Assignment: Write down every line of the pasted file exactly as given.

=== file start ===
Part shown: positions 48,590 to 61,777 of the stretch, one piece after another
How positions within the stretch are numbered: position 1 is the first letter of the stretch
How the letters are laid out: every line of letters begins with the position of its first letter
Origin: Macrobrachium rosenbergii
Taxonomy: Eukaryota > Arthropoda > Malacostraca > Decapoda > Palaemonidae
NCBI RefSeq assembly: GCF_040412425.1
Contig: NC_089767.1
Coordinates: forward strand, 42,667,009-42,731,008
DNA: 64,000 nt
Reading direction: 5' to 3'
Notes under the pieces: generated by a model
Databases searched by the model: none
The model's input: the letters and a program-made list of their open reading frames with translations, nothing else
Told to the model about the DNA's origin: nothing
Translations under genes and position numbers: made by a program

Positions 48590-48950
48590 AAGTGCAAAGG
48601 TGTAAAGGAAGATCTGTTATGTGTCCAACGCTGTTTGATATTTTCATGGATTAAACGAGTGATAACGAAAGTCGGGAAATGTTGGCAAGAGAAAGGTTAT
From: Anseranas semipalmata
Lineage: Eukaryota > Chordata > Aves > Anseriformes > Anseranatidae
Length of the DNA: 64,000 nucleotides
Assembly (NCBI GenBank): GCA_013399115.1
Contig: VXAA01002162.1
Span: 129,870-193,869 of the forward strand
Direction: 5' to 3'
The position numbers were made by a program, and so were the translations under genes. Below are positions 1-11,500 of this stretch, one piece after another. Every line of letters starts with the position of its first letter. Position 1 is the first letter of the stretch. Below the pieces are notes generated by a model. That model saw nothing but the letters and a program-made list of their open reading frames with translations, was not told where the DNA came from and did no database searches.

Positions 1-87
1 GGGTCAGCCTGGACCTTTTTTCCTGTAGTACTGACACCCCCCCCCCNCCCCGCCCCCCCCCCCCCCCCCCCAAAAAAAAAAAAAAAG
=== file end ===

Part shown: positions 48,590 to 61,777 of the stretch, one piece after another
How positions within the stretch are numbered: position 1 is the first letter of the stretch
How the letters are laid out: every line of letters begins with the position of its first letter
Origin: Macrobrachium rosenbergii
Taxonomy: Eukaryota > Arthropoda > Malacostraca > Decapoda > Palaemonidae
NCBI RefSeq assembly: GCF_040412425.1
Contig: NC_089767.1
Coordinates: forward strand, 42,667,009-42,731,008
DNA: 64,000 nt
Reading direction: 5' to 3'
Notes under the pieces: generated by a model
Databases searched by the model: none
The model's input: the letters and a program-made list of their open reading frames with translations, nothing else
Told to the model about the DNA's origin: nothing
Translations under genes and position numbers: made by a program

Positions 48590-48950
48590 AAGTGCAAAGG
48601 TGTAAAGGAAGATCTGTTATGTGTCCAACGCTGTTTGATATTTTCATGGATTAAACGAGTGATAACGAAAGTCGGGAAATGTTGGCAAGAGAAAGGTTAT
From: Anseranas semipalmata
Lineage: Eukaryota > Chordata > Aves > Anseriformes > Anseranatidae
Length of the DNA: 64,000 nucleotides
Assembly (NCBI GenBank): GCA_013399115.1
Contig: VXAA01002162.1
Span: 129,870-193,869 of the forward strand
Direction: 5' to 3'
The position numbers were made by a program, and so were the translations under genes. Below are positions 1-11,500 of this stretch, one piece after another. Every line of letters starts with the position of its first letter. Position 1 is the first letter of the stretch. Below the pieces are notes generated by a model. That model saw nothing but the letters and a program-made list of their open reading frames with translations, was not told where the DNA came from and did no database searches.

Positions 1-87
1 GGGTCAGCCTGGACCTTTTTTCCTGTAGTACTGACACCCCCCCCCCNCCCCGCCCCCCCCCCCCCCCCCCCAAAAAAAAAAAAAAAG